The C40 World Mayors Summit flags Copenhagen as one of the greenest cities in Europe

Amager Resource Center
As the international network of global mayors descends on Copenhagen for the C40 World Mayors Summit, we explore how the Danish city is tackling the omnipresent issue of climate change. Pictured, the Amager Resource Center, also known as Copenhill.
(Image credit: Amager Resource Center)

When it comes to climate change and sustainable architecture, Copenhagen isn’t messing around. Before you even touch down at the airport, a cluster of offshore wind turbines swirl their steely arms – a jubilant welcome, but also a guilt-ridden reminder that you’re arriving into the world’s greenest city, by plane.

The C40 World Mayors Summit 2019 is now in full swing. The global network of metro-chiefs is gathering in Copenhagen to discuss all things climate change, compare notes and root out the guiltiest fossil fuel guzzlers. C40, which organises the summit every three years in one of the 96-member cities, are now working towards the Women4climate conference in Sydney next April, celebrating women at the forefront of climate action.

Before the ink on the 2016 Paris Agreement was dry, this once smoggy industrial city had already hit the ground running, cycling and recycling its way to earning carbon neutral status by 2025. ‘Many of my [mayoral] colleagues use Copenhagen as a benchmark because we have this plan to be carbon neutral by 2025, and we have a lot of concrete solutions for sustainability,’ explains Copenhagen’s mayor, Frank Jensen.

The summit though is a chance for Jensen to share as much as gloat. ‘We can often talk about stealing ideas from each other, but it is legal to steal ideas from people in C40,’ he explains. ‘You have to be very active to become a member of the C40. You have to deliver and cannot be a sleeping partner. If you’re a sleeping partner, you’re thrown out of the organisation.’

Copenhagen has certainly not been sleeping. Since 2005, it has managed to cut emissions by 42 per cent by snubbing fossil fuels and backing more sustainable means of transport, developing Wilkinson Eyre’s sleek inner harbour bridge, dedicated to cyclists and pedestrians, and the city’s ‘environmentally sensible’ and design-minded metro line, led by Arup Architects and unveiled this September.

We travelled to Denmark to explore a few of the many ways the city is addressing climate issues and envisaging a cleaner, greener way of global living.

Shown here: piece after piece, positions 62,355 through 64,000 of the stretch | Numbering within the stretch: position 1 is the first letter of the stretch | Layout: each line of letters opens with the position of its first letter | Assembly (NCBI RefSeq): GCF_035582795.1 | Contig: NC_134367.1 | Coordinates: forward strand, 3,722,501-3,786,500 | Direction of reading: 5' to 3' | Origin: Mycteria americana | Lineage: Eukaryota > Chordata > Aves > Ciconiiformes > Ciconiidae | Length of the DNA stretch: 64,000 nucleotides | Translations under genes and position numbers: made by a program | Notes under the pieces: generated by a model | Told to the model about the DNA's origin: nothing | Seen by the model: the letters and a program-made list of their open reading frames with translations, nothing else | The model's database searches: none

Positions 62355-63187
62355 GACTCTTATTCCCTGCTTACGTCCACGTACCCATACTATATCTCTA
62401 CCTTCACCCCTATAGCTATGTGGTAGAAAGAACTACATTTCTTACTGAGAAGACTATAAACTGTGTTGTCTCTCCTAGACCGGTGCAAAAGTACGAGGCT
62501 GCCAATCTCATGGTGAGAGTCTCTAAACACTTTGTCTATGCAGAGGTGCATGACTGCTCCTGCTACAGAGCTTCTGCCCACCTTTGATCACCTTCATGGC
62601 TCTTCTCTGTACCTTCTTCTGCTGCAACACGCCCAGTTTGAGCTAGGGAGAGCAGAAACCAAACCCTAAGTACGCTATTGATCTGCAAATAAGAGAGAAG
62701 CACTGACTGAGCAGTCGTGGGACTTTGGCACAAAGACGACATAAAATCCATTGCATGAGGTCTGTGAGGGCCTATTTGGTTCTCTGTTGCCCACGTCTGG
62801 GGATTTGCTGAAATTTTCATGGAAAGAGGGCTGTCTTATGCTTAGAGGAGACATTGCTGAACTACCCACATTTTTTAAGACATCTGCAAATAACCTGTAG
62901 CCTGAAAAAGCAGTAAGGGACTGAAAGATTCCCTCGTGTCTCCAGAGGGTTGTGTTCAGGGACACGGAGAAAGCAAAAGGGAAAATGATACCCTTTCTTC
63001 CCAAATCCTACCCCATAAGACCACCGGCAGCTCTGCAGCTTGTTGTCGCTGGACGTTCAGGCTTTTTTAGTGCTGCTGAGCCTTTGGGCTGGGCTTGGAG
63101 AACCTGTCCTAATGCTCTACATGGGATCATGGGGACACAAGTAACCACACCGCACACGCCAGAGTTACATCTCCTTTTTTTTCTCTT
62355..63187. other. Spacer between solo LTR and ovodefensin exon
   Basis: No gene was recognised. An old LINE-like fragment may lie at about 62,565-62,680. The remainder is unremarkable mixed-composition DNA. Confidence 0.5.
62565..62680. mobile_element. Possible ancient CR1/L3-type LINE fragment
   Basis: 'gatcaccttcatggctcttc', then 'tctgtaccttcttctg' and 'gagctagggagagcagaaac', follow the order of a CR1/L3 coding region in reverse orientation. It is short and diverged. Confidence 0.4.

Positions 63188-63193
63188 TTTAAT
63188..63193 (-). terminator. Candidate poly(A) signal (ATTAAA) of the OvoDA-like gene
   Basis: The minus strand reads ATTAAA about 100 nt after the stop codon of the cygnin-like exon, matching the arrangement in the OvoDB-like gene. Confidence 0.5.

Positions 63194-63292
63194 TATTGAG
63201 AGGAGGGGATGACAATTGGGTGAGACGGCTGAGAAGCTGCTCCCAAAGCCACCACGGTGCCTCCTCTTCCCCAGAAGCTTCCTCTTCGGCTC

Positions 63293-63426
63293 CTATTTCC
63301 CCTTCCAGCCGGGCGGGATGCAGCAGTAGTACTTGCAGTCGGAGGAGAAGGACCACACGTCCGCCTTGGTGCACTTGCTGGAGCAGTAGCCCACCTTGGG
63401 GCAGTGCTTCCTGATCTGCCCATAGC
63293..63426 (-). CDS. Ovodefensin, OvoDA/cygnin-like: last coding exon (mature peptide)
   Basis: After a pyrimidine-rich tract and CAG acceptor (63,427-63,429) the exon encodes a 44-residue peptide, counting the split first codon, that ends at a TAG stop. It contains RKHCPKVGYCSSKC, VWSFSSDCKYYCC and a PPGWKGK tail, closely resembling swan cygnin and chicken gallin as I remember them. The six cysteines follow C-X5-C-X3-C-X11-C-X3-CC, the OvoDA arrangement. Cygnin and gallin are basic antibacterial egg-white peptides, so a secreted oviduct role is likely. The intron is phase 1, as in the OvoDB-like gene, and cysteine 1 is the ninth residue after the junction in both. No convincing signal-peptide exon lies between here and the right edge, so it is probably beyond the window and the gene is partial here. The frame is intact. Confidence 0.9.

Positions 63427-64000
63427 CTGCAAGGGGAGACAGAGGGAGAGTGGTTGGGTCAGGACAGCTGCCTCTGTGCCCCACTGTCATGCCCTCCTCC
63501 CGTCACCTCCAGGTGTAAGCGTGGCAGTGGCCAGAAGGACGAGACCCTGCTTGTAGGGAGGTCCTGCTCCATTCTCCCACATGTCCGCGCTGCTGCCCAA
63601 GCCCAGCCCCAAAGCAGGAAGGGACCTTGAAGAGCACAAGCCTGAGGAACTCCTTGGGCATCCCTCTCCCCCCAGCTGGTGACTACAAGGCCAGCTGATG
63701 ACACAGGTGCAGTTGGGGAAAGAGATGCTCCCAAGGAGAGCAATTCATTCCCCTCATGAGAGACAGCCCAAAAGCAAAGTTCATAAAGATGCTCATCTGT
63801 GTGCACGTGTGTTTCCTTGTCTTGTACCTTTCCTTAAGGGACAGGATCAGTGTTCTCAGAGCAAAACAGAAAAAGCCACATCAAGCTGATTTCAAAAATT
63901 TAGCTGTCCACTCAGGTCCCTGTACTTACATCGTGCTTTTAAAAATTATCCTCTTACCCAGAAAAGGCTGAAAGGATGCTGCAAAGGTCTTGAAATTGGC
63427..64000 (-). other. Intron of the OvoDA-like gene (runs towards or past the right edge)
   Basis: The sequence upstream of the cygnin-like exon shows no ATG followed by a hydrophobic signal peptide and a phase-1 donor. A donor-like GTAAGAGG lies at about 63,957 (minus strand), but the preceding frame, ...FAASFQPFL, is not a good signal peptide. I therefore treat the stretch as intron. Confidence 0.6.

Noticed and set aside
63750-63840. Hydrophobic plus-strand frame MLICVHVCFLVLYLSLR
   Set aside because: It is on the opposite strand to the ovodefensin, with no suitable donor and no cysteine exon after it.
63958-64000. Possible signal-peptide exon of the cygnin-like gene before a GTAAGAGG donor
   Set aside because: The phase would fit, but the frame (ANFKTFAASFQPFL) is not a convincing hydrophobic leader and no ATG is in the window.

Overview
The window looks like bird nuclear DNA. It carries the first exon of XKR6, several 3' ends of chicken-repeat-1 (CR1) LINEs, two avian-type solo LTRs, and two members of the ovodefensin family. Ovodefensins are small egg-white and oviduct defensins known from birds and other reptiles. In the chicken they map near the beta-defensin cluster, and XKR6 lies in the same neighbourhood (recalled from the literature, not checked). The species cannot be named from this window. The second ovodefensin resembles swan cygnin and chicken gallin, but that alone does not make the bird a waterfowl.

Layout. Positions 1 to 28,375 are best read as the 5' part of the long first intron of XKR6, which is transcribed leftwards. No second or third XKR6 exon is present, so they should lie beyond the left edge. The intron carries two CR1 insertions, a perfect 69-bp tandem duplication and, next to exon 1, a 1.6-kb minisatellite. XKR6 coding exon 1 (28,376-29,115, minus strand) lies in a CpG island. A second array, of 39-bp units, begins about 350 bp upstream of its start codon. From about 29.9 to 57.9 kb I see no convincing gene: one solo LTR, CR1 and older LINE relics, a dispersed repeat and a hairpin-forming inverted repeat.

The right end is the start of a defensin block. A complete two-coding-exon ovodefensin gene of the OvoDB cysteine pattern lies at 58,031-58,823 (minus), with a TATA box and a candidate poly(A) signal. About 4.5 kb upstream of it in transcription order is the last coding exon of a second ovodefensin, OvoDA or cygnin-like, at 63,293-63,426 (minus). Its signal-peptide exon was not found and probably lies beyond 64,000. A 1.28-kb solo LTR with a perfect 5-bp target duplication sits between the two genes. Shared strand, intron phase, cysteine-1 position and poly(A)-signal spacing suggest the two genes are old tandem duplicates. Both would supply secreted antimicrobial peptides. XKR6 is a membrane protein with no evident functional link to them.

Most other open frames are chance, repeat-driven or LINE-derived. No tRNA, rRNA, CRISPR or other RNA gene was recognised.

Copenhill / Amager Bakke

Aerial view of Copenhill Amager Resource Center by Bjarke Ignels Group

(Image credit: Amager Resource Center)

As rubbish burners go, the Amager Resource Center (AKA Copenhill) is not a run-of-the-mill square-blocked eyesore. The long-anticipated project, which has just opened its roof, deploys Bjarke Ingels Group’s ‘hedonistic sustainability’ with an artificial ski slope, recreational hiking area and climbing wall on top of the waste-to-energy plant. ‘It’s a very good idea and a crazy idea to build a ski slope on a furnace,’ says the plant’s CEO Jacob Hartvig Simonsen. ‘We have provided a safe facility for them to play on.’

The building’s façade is comprised of cool clean aluminium blocks stacked up like Jenga. The 450m ski slope, in an apt shade of green, snakes down the structure with a 180 degree twist to the bottom, while a ski shop and après ski bar add an air of authenticity to a snowless slope and mountain-deprived vista. An enormous chimney emits ‘smoke rings’ (not actual smoke, don’t panic) of water vapour each time 250 kilograms of carbon dioxide is released into the atmosphere.

The plant itself opened in 2017 and aims to treat 400,000 tonnes of waste annually. It already supplies 150,000 Danish households with district heating and 70,000 with electricity from non-recyclable waste. The only hiccup is there might not be enough local waste to keep its fires burning. Fortunately, neighbouring countries have bounteous trash at their disposal. Last year, the plant imported and processed around 80,000 tonnes of waste from Great Britain previously destined for landfill. Copenhill might be the ticket to giving waste disposal some much-needed airtime.


Østergro rooftop farm

(Image credit: press)

In a tucked-away corner of the ‘climate change adapted' district of Østerbro is large spiral staircase. It leads to the Eden of all city farms, Østergro. On the roof of a former car auction house you’ll find 600 sq m of organic vegetables, herbs, edible flowers, beehives and a coop of clucking hens. Nothing feels too preened, and you wouldn’t want it to be.

In a world where we’ve almost severed ties with the roots of our food, Østergro also serves as a platform for agricultural education, giving visitors a crash course in food production and the value of sustainable eating. The farm’s restaurant, Gro Spiseri serves a biodynamic mix of sharing plates, using seasonal ingredients from local farms and Østergro’s own produce, dished up from stem to bowl. The menu – omnivorous, but heavily weighted on plant-based foods – is executed with skill and grace by a close-knit team of chefs, some of whom have the kitchens of Noma108 and Manfreds on their CVs.